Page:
Is your dog in pain?
What are the signs?
Is it a muscular injury?
How can I avoid muscular injuries in my dog?
Jackie Crawford of Canine Muscle Works, Australia helps us address these questions below.
Dogs that exercise regularly live longer and are happier. We also need to be wary of over-exercising our dogs. This is especially true for puppies and senior dogs.
Rest days between intense workouts allowing the muscles to recover are essential!
Dogs won’t over-exercise themselves. Us humans usually push them too far, for example by exercising them while bike riding.
Be sensitive to your dog’s behaviour and body language. Watch for signs where your dog is in pain.
What are the signs your dog is in pain?
Most dogs will push themselves for us. They love being with their owners and are eager to please. So we need to be watchful for these signs that our dog is in pain or hurt:
- Excessive panting
- Lagging behind
- Laying down
- Reluctance to go for a walk
- Rolling back muscles indicating muscle fatigue
How do you know when your dog has a muscular injury?
Serious injuries like limps are obvious. To the untrained eye, however, most times signs of muscular injuries are not obvious.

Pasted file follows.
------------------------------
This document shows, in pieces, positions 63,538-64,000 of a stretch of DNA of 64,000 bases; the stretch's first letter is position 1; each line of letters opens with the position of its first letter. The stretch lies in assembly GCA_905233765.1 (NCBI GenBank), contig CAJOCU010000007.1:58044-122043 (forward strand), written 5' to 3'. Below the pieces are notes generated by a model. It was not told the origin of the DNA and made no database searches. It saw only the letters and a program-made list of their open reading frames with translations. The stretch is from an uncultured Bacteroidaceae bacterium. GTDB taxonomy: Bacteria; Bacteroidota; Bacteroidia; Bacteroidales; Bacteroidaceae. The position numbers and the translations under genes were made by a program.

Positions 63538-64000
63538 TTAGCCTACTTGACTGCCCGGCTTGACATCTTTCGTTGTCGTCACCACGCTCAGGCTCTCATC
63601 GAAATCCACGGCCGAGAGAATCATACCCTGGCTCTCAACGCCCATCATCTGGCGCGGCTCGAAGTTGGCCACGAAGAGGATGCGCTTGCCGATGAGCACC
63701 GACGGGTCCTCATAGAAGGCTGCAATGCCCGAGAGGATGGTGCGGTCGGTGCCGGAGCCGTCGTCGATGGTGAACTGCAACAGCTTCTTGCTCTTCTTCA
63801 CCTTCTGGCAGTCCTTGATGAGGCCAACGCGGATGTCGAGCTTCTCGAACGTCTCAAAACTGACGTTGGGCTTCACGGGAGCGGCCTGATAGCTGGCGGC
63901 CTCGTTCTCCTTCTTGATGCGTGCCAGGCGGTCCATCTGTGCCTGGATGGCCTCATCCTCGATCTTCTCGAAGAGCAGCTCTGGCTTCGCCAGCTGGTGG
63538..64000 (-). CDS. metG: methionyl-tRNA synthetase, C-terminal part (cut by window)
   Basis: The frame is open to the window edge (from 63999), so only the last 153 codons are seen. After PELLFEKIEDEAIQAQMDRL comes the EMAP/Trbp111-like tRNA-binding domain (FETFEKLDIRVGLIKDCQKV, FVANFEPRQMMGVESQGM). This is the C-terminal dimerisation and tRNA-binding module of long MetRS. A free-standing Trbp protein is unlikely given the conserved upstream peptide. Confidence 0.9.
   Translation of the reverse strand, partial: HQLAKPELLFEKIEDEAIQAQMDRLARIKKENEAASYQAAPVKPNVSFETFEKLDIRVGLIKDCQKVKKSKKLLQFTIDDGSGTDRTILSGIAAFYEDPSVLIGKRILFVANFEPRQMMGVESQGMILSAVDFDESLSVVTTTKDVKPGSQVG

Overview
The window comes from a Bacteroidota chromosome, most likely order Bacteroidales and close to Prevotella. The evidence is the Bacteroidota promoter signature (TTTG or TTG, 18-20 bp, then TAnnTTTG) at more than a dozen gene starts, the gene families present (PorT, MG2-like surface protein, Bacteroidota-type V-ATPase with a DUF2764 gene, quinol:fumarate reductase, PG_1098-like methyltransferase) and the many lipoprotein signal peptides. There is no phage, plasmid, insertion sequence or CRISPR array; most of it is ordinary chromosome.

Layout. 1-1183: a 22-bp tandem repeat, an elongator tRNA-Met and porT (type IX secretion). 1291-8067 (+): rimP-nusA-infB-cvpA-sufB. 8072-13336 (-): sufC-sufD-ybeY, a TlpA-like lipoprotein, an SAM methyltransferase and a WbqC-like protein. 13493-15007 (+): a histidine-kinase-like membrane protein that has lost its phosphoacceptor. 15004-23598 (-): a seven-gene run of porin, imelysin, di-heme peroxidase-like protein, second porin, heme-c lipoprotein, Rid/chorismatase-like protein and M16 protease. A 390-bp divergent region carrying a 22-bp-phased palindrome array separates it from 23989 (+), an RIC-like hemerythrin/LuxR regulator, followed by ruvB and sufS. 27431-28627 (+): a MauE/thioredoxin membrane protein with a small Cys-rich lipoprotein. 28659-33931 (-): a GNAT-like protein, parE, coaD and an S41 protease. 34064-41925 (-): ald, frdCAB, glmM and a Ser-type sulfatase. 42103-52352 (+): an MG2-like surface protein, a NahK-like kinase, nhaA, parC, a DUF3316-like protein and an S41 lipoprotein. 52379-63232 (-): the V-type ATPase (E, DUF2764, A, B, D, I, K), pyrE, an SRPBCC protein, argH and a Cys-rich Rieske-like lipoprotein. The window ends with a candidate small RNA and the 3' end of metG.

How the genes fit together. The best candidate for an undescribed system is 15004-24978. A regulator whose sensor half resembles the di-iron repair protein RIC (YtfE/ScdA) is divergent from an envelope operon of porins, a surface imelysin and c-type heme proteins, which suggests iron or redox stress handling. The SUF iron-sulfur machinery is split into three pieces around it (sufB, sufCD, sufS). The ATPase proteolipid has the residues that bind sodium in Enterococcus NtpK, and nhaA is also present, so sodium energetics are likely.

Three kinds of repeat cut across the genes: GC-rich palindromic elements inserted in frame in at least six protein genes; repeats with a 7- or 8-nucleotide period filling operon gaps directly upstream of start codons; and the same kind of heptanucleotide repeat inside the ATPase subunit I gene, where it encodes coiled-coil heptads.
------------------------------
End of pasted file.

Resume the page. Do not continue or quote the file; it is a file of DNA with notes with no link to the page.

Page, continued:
Owners need to train themselves to be observant of their dog’s movement and behaviour. This helps to identify injuries.
Observe your fur buddy daily so you are cognisant when he has an injury. Study your dog stretching, turning, walking, running. This will help you notice subtle signs like tightness, tenderness and restricted movement. Early detection and prompt attention to any muscular injuries are key. This way an injury need not become an issue.
When a dog’s structure is perfectly aligned and muscles are toned, its movement is balanced and graceful. Any muscular injuries will cause a change of gait.
How can you avoid muscular injuries?
Muscular injuries can be unpredictable especially in young dogs who play roughly. To follow, we will only address how you can protect your dog from preventable injuries.
1. Warming up
Preparing the muscles for activity by warming them up will decrease the risk of injury. Warm up exercises include:
- Brisk walking
- Stretching (example – stand on hind legs on a park bench to give the back a good stretch)
- Playing tug (excellent for actively stretching the whole body but BE GENTLE!)
- Backing up
2. Avoid over-exercising your dog
Exercising your dog to the point of muscle fatigue is dangerous.
When the muscles are fatigued, they do not have the strength to hold your dog together as they should. They are at risk of harm from muscle strains as well as ligament and joint damage.
3. Follow a strength and conditioning program
A well-designed strength and conditioning program will strengthen muscles, joints, ligaments and tendons.
Why is this important?
Stronger muscles help hold the body in proper alignment when moving or under impact. A good program will also address weak areas in the body to decrease the risk of injury.
Speak to your veterinary muscle therapist to help you with a programme.
~excerpts from Jackie Crawford of Canine Muscle Works, Australia
Cert. Animal Neuro-Myofascial Release
Cert. Veterinary Thermal Imaging
Cert. Canine Myofunctional Therapy
Cert. Emmett Therapy
Cert. Rocktape Canine Equine course